BEING a new MP has been compared to starting secondary school, but at least no one gets their head shoved down the toilets these days.
When I started in 2001 you were advised to turn up with your election leaflets to hand out to the Commons police so they would recognise you.
Those innocent days were obliterated by September 11th.
Now the police have a booklet with everyone’s photo before they arrive.
In the old days new members could expect little advice or sympathy.
One MP arrived in 1997 and asked the Whips for help to find somewhere to stay in London.
He was given a copy of the telephone directory.
If new MPs were clever enough to get elected they were clever enough to find their own way around.
The 2005 intake aren’t prepared to put up with the deprivations of the past, like months of waiting for an office.
The demands of the job have changed.
Not only can they expect to deal with hundreds of letters from day one, but now they can expect thousands of e-mails.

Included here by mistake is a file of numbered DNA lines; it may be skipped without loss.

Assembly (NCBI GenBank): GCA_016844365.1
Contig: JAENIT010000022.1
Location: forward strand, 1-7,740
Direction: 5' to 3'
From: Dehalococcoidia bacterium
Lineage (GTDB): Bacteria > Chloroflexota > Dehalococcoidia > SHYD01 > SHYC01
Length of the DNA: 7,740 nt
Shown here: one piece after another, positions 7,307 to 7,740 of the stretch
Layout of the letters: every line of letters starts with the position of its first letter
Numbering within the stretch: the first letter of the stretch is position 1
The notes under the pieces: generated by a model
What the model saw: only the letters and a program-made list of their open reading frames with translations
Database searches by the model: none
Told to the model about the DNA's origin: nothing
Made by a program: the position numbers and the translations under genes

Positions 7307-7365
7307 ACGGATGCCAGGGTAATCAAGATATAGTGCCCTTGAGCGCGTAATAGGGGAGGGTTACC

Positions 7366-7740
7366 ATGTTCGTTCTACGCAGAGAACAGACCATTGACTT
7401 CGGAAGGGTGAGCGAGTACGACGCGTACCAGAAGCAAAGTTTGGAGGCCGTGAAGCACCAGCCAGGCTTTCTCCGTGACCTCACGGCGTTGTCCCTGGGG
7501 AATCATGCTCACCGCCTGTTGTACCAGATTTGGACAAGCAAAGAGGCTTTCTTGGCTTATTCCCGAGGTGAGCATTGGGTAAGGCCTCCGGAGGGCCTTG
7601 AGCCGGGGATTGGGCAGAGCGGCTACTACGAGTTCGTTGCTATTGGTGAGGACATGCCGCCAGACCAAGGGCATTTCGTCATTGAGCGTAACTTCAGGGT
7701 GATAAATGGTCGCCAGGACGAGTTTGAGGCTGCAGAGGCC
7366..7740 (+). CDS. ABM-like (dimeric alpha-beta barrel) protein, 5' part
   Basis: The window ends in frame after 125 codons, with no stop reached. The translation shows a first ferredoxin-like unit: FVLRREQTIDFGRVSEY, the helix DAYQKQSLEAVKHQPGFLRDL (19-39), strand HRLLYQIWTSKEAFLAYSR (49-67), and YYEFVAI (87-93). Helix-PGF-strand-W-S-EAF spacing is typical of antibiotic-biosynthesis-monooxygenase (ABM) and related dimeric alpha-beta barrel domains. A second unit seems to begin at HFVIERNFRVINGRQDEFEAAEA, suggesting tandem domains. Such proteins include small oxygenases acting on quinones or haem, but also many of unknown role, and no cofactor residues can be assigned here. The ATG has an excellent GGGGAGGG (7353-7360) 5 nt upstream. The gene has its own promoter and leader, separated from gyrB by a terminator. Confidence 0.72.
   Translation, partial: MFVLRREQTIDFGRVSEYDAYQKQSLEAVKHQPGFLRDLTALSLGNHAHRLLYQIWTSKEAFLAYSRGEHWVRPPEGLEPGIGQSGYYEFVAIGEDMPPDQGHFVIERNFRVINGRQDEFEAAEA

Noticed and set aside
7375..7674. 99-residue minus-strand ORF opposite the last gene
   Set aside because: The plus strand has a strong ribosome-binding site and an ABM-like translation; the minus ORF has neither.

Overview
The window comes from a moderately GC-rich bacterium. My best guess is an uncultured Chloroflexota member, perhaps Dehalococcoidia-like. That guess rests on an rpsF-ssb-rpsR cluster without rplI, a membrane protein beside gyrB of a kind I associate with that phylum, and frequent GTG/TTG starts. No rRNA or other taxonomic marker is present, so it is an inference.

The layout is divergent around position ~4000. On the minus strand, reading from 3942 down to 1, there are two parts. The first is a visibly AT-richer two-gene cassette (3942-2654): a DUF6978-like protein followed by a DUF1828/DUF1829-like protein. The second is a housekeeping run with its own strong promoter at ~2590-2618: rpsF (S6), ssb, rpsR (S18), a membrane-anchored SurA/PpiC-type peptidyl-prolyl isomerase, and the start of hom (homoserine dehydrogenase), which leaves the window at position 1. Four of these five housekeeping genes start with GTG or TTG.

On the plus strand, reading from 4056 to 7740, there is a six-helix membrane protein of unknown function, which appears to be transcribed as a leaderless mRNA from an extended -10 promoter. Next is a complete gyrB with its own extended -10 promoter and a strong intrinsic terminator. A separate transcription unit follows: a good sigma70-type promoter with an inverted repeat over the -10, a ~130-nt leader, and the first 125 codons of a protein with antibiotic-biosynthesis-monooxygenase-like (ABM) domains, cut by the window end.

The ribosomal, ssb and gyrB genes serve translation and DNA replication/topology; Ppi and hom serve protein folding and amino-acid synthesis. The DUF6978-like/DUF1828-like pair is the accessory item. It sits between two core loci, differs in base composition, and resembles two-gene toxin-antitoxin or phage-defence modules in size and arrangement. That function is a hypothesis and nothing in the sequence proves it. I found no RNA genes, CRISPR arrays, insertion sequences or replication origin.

It’s all a long way from the days when Megan Lloyd George would visit her constituency Anglesey once a year.
Children were given a day off school to greet her with flowers.
Modern MPs are expected to be instantly accessible and respond promptly to every communication.
That wasn’t the case when Aneurin Bevan advised his wife Jennie Lee to ignore letters from constituents.
He wanted to be a national politician not a social worker.
All that has changed and it’s for the good, but may not feel like it to the new MPs I’ve watched this week with no staff, no office, and more mail dumped on them on day one than they can carry.